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The Winchester Sun from Winchester, Kentucky on November 12, 2019 · A4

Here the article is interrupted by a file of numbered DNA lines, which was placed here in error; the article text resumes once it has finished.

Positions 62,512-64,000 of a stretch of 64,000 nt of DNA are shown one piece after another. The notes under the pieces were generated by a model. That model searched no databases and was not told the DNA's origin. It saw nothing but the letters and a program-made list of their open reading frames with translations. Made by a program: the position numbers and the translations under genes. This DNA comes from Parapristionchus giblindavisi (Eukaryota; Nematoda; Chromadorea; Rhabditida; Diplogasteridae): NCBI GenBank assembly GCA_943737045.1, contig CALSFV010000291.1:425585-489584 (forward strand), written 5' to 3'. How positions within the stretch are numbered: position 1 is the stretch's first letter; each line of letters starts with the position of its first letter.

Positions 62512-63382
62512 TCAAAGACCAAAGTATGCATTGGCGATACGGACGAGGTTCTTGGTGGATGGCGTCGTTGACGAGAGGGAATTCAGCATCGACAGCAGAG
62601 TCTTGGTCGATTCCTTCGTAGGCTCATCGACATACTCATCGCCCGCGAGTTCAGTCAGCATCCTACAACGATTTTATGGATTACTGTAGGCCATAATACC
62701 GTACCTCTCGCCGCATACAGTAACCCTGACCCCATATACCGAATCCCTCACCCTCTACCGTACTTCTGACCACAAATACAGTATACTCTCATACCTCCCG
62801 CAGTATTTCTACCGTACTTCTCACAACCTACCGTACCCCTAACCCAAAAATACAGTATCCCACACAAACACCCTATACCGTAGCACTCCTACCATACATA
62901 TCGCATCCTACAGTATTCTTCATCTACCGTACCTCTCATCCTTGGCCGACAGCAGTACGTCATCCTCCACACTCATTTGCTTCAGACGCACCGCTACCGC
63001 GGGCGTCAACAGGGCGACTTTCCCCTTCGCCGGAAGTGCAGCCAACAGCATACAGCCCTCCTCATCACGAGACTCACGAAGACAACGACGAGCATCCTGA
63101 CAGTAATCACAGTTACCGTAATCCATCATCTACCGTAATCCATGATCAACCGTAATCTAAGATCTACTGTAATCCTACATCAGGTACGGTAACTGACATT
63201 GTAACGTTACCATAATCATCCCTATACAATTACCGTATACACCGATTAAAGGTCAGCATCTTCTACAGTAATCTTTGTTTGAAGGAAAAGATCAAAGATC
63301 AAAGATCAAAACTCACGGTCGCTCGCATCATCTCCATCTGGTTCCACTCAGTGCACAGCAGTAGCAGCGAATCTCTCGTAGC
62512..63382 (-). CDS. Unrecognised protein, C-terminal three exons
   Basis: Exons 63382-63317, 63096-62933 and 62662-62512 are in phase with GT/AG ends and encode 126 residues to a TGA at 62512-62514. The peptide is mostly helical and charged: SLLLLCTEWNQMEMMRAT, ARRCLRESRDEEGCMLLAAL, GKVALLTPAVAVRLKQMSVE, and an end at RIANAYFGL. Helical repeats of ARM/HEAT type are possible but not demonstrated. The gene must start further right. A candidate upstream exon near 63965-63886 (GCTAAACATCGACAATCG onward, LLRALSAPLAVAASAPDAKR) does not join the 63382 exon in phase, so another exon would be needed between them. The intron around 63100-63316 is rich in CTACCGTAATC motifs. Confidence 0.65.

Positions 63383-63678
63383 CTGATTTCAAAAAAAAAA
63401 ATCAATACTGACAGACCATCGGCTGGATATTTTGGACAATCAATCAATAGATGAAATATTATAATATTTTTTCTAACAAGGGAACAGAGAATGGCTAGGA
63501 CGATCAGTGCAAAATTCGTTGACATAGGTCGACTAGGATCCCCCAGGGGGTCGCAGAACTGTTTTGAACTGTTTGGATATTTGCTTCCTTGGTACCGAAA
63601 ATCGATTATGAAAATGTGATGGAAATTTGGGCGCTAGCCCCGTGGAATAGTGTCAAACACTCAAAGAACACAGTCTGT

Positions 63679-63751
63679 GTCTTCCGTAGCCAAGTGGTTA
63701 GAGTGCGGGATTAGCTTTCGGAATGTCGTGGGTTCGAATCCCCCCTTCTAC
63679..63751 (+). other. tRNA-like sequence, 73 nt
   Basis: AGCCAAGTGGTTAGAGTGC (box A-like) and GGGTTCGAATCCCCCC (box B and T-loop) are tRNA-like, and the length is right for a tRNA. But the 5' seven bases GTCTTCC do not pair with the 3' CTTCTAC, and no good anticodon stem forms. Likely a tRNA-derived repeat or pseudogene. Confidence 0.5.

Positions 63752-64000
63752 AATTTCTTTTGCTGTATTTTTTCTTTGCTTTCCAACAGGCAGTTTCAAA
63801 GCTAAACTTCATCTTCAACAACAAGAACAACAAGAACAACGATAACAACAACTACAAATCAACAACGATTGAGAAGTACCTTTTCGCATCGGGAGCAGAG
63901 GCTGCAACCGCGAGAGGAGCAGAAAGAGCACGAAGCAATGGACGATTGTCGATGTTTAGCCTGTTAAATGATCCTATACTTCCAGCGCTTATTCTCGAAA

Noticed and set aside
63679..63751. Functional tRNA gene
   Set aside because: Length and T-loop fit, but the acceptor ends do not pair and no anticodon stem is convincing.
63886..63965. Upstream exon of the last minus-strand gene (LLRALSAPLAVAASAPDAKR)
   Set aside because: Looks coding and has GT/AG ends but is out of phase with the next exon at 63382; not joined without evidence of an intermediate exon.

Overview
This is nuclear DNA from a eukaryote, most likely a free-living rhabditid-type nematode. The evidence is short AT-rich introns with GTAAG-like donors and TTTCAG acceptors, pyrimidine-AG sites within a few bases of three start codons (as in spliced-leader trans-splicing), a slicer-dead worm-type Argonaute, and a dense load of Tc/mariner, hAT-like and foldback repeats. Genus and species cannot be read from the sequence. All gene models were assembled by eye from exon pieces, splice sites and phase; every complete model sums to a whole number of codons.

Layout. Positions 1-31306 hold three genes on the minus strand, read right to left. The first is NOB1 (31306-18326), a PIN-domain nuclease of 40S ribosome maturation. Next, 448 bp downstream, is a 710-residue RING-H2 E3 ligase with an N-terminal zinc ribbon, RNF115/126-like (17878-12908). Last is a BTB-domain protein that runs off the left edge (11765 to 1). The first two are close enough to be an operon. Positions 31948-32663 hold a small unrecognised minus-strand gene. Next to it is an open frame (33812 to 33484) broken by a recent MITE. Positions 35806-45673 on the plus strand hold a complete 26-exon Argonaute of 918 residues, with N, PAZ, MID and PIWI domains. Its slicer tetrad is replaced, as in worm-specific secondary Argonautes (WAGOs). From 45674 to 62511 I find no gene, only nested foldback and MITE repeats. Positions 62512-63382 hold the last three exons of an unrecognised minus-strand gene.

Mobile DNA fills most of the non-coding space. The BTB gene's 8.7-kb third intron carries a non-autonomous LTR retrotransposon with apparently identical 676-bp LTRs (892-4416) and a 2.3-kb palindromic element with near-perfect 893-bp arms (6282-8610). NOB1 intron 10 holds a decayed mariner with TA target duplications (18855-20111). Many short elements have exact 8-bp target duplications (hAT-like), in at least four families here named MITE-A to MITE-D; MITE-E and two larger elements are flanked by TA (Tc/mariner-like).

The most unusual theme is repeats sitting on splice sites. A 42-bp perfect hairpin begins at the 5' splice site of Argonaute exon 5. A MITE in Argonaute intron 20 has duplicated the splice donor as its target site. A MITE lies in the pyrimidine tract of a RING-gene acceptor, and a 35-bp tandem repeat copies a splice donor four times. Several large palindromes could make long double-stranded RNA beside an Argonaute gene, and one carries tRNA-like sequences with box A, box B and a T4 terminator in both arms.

OpinionTHE WINCHESTER SUNA 4 — T U E S DAY, N O V . 1 2 , 2 0 1 9 20 WALL STREET , WINCHESTER, KY 40391 • (859) 744-3123 • WINCHESTERSUN.COM MIKE CALDWELL, Publisher WHITNEY LEGGETT, Managing Editor LANA SMITH, Advertising Manager Well, the coun-try has just completed its semi-annual insanity of changing the hour of its clocks once again. Why we continue to engage in this madness is virtually impossible to explain. Maybe at one time it made some sense. It was origi- nally sold as a way to save energy or as a way for farmers to take advantage of longer daylight hours … or some such nonsense, but more specifi cally to get people out and shopping for lon- ger periods of the day. Of course, there never was any longer day- light, it was always just a method of changing one’s perception of the periods of daylight and darkness. Those periods have remained virtually unchanged since long before man even kept track of time by use of a vertical stick impaled in the ground and watching its shadow move about. Everyone realizes time on Earth is determined by the period of rotation of the planet, approxi- mately 24 hours to make one complete rotation. Virtually everyone also realizes the length of time any part of the planet receives daylight is dependent not on what our clocks say, but on the tilt of the Earth and its relationship to the sun as it circumnav- igates that star through a period of one year (the year being suffi ciently inexact that it requires a quadrennial adjustment of one extra day). Mankind has pro- gressed in his ability to measure time to the extent it can now be measured by the vibra- tion cycle of cesium atoms (or maybe some- thing even more exact by now), and yet, at least here in the United States, we subject our- selves to the ludicrous practice of moving our clock hands twice a year and pretend we are affecting the length of daylight and darkness. Every year there are those who bemoan this archaic practice and even legislators who listen to those outcries and offer legislation to remove their state or municipality from clock adjustments. There are isolated areas within the United States where the prac- tice is not followed. Hawaii and Arizona have not observed Daylight Saving Time since 1967 and 1968 respectively. If one looks at a world map of time zones, it is easy to see the foolish- ness of the concept of such zones. Oh, the idea is fi ne and was originally developed because the faster transportation available through the railroads required a more precise way of set- ting arrival and depar- ture times. If the concept simply stated a time zone would follow a line of longitude, all would be well. But, looking at a time zone map of today, it’s easy to see a good idea gone awry, with huge jigs and jags in the zones, many well beyond the intended longitude line. The simple method of the time zones set them to occur 7.5 degrees each side of the longitude, 0 longitude being through Greenwich, England. Mainland USA contains four time zones; China, which geographically spans fi ve time zones, observes only one time throughout the entire country. Even the In- ternational Date Line, which should logically be a straight line, running north-south in the Pa- cifi c Ocean, jogs around certain island groups which wanted to either be a day early or a day late. Recent studies have even suggested changing the clocks is unhealthy, with potential links of doing so with an increase in heart attacks. This practice has been in effect for more than 100 years and virtually no benefi ts of it have ever been demonstrated, so let’s just do away with it as Massachusetts is in the process of doing, and those who want an extra hour of daylight can just console themselves by getting up an hour earlier and let the rest of humanity off the hook for changing their clocks twice a year. Which, incidentally, if one has multiple clocks in the house, can never get all of them on the same time anyway. Chuck Witt is a retired architect and a lifelong resident of Winchester. He can be reached at chuck740@bellsouth. net. The insanity of time change Chuck Witt “This practice has been in ef-fect for more than 100 years and virtually no benefi ts of it have ever been demonstrated, so let’s just do away with it. mouthsFROM THE babes Name: Avery Mullins Grade: Kindergarten School: Shearer Elementary School Q: Who is your hero? A: “My dad.” Honor veterans by reducing suicide rate Yesterday, we celebrated Veterans Day. Many peo-ple found many ways to say “thank you” to the people who have served in the U.S. military. But there were 541 service members who never heard those thank-yous — they are the 541 service members who died from suicide in 2018. Everyone who is serious about thanking veterans for their ser- vice should lend their voices to the effort to fi x the military sui- cide rate. The rate of active-duty military suicide across all branches of the military was 24.8 per 100,000 ser- vice members in 2018, according to Department of Defense’s most recent annual suicide report. That’s up signifi cantly from just fi ve years earlier, when it was 18.5 per 100,000. “Service members who died by suicide were primarily enlisted, less than 30 years of age, male, and died by fi rearm,” according to the report. The suicide rate is higher among military service mem- bers than the general popula- tion, where it’s just over 18 per 100,000. After controlling for differences in demographics be- tween the military and the gen- eral population, the suicide rates look “roughly equal,” according to the report. But that doesn’t change the fact military suicides have spiked in recent years. What can be done to make things better? The Department of Defense says it is working to fi x the problem and “embraces a public health approach to suicide prevention that acknowledges a complex interplay of individual-, relationship-, and communi- ty-level risk factors.” But each of us individually can take steps to help, too. And the good news is these same steps help everyone who is at risk of suicide, not just members of the military. It’s important to remember that suicide is never a foregone conclusion for anyone. People may be more or less predisposed to attempt suicide, but every time someone does attempt to kill themselves, that attempt occurs within a larger context. There are many other factors at play, including how society has made that individual feel about themselves, what methods for suicide are available and what community supports are present — or absent. We can all help decrease sui- cide attempts by: — encouraging healthy, posi- tive attitudes about seeking help for mental health problems; — being strong, loyal sup- porters of our friends and family members; and — taking steps to limit or delay access to easy suicide methods within our homes. If you or someone you know is suicidal or in need of help dealing with suicidal thoughts, you can call the National Suicide Prevention Hotline at (800) 273- 8255. Editorials represent the opin- ion of the newspaper’s editorial board. The board is comprised of publisher Michael Caldwell and Bluegrass Newsmedia ed- itors Whitney Leggett and Ben Kleppinger. To inquire about a meeting with the board, contact Caldwell at 759-0095. OUR VIEW Opinions from The Winchester Sun editorial board Name: Sophie Schmieg Grade: Fourth grader School: Shearer Elementary School Q: What makes you happy? A: “What makes me happy is my family and when we do stu , and when I don’t feel good I like to be surrounded by people who help me and hug me and I like feeling loved.”